Many of the same people that throw a five dollar bill in the offering are extremely generous when a neighbor is in trouble. They respond with food for funerals, buy baked goods from the youth to help them go on a mission trip, volunteer at their childrenís schools and text a donation to the Red Cross every time there is an emergency. They hear the voice and respond in their own way according to their own ability. I donít know many people who I would say are without mercy, rich or poor, when someone is in trouble.

Thatís what the outsiders saw in the Christian community: a willingness to give to share with one another. It wasnít forced or even expected: it just happened. When someone was hungry, someone else fed them. When someone needed a new robe, someone helped them get one. When each was comfortable, they ensured the others were comfortable, too. Who wouldnít want to be part of a community that doesnít worry about money and resources?

If you ask many people why they arenít part of a church, I expect you will hear two answers the most. First, theyíll talk about the apparent hypocrisy, unwilling to commune with people they think say one thing but do another. Inside the community we understand that we are all sinners and imperfect, it is understandable that those outside the community might see us as two-faced, especially if we are particularly passionate about an issue. There is no excuse for this apparent hypocrisy, but if they saw some value to enter into the community they would experience the reality of Godís grace.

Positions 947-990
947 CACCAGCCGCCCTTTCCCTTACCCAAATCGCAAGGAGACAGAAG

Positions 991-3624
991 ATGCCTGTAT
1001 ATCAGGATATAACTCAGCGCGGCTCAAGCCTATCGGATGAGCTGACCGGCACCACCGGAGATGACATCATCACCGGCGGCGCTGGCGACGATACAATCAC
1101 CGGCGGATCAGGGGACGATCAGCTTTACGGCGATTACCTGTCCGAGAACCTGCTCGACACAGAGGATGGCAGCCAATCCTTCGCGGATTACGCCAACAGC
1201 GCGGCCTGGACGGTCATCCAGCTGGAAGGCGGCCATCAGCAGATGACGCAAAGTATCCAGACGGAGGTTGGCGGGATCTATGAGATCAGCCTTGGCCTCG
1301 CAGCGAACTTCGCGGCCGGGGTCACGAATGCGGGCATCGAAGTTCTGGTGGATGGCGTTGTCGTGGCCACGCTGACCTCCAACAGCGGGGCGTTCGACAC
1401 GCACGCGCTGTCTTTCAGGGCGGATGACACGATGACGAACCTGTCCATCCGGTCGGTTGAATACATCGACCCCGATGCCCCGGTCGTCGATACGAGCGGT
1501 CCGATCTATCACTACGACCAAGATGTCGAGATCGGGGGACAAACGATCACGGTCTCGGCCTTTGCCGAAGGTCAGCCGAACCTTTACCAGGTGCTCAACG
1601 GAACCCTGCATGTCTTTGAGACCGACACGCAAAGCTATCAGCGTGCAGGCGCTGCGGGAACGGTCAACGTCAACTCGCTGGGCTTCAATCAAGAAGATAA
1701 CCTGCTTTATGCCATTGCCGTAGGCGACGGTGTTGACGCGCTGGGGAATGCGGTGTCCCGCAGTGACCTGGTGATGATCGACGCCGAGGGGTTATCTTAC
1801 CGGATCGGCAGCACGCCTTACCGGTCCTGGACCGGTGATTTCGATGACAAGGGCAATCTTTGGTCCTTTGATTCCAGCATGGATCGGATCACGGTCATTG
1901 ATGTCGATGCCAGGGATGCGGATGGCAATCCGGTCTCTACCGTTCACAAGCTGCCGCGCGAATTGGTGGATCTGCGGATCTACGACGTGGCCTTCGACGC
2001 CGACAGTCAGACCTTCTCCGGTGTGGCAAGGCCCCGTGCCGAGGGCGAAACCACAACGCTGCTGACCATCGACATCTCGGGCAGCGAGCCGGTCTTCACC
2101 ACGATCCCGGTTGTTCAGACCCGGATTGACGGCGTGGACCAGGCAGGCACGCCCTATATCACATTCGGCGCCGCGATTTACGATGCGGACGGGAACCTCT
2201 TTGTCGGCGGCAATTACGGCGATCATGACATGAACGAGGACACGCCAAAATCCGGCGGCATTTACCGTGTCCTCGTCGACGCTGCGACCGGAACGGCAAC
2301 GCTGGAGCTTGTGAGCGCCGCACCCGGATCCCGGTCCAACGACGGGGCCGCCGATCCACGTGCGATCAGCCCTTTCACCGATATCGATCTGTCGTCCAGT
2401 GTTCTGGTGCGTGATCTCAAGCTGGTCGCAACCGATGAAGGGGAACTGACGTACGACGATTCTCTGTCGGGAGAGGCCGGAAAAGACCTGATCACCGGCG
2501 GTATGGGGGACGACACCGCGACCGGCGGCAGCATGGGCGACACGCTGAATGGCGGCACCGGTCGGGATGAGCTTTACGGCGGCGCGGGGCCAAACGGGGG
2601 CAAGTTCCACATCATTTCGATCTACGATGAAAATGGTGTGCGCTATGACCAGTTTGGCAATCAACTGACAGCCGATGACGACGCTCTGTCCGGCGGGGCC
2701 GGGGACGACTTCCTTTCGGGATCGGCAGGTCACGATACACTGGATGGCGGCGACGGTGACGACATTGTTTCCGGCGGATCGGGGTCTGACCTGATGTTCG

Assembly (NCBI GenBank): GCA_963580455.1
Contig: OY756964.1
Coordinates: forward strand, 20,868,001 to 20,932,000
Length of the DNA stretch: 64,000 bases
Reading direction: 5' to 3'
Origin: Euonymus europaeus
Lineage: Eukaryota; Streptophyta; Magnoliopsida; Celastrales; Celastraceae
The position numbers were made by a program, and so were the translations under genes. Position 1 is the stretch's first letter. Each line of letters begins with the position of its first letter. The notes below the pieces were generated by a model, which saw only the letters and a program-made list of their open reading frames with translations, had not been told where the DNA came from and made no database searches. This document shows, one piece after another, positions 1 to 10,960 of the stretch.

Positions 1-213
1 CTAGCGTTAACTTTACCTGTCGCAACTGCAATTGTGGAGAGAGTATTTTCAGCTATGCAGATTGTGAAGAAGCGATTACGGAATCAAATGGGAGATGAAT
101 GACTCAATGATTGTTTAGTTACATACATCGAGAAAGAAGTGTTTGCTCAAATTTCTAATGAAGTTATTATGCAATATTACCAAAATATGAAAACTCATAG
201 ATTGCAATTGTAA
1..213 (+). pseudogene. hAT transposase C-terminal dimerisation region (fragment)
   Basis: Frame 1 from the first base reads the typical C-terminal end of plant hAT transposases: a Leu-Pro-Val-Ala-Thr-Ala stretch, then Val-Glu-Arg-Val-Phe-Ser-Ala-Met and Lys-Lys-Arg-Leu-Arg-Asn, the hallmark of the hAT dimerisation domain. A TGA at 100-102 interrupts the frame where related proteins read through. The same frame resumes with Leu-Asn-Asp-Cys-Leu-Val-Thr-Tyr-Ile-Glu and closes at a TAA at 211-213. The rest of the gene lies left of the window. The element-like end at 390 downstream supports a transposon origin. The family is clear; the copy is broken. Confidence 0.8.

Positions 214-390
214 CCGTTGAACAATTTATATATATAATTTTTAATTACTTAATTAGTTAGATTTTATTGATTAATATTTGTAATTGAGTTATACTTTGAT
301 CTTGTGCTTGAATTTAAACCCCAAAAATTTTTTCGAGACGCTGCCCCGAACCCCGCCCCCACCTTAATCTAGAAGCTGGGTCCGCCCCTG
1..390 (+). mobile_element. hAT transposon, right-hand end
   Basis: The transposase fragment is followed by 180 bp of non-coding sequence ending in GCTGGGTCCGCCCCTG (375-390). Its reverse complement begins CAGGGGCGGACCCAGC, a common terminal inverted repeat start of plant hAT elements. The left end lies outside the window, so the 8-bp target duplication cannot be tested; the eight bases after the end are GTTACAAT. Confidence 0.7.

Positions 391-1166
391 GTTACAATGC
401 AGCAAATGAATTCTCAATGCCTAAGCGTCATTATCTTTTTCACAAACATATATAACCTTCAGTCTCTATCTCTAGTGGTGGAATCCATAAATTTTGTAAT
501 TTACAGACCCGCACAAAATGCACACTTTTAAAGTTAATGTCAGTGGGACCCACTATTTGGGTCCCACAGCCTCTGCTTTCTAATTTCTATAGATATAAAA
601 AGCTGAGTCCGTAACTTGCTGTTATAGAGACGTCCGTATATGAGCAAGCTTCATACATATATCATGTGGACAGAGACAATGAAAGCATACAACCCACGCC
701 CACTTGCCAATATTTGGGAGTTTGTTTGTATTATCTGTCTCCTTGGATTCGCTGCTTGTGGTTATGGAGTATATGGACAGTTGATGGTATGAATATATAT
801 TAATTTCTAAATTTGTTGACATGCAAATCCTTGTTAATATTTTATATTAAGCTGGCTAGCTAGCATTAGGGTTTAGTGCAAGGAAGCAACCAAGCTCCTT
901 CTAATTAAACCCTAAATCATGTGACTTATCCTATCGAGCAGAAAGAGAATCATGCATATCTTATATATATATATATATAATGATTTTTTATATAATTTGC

The other reason people most likely give for why they refuse to be involved in Ďchurchí is money. They will tell you that all they hear in church is ďgive, give, give.Ē Stewardship programs last months, every newsletter has an article begging for money, someone is always standing with their hand out. Over and over again we hear are guilted into giving so that Godís work might be done. And when money is not forthcoming as expected, then the people are blamed for not hearing Godís voice. This does not appear to be a very gracious community to the stranger.

Something was different about the Christian community in Jerusalem that made strangers want to be a part of it. Luke tells us that day by day the Lord added to their number those who were being saved. With congregations failing and churches dying, we have to ask ourselves what we are doing that is different than what they were doing. I donít think the answer is in holding all things in common, but instead trusting in God, hearing His voice and responding accordingly. Instead of forcing, manipulating or coercing one another, we will look like that early church if we support each other by responding to Godís voice.

That early church devoted themselves to the work of God. They studied the scriptures and the teachings of the apostles, they gathered together for worship and praise, and they prayed. Do we do this? Yes we do, for an hour or two a week. Many of our members are faithful about bible study and prayer, but do they gather on a daily basis for worship with others? Do we even talk to other members of our congregations throughout the week, encouraging each other every day with words of grace to help each other live as God calls us to live? No wonder outsiders see us as hypocrites! It is not enough to be good Christians on our own, praying, studying and working on our own. Many people, even non-Christians, are gracious and merciful, giving and responsive to the needs of the world. People from every religion worship and pray in some way. Even the atheists, though they may not realize it, live Ďfaithfullyí to a set of principals, follow their own rituals and belief in their own moral standards.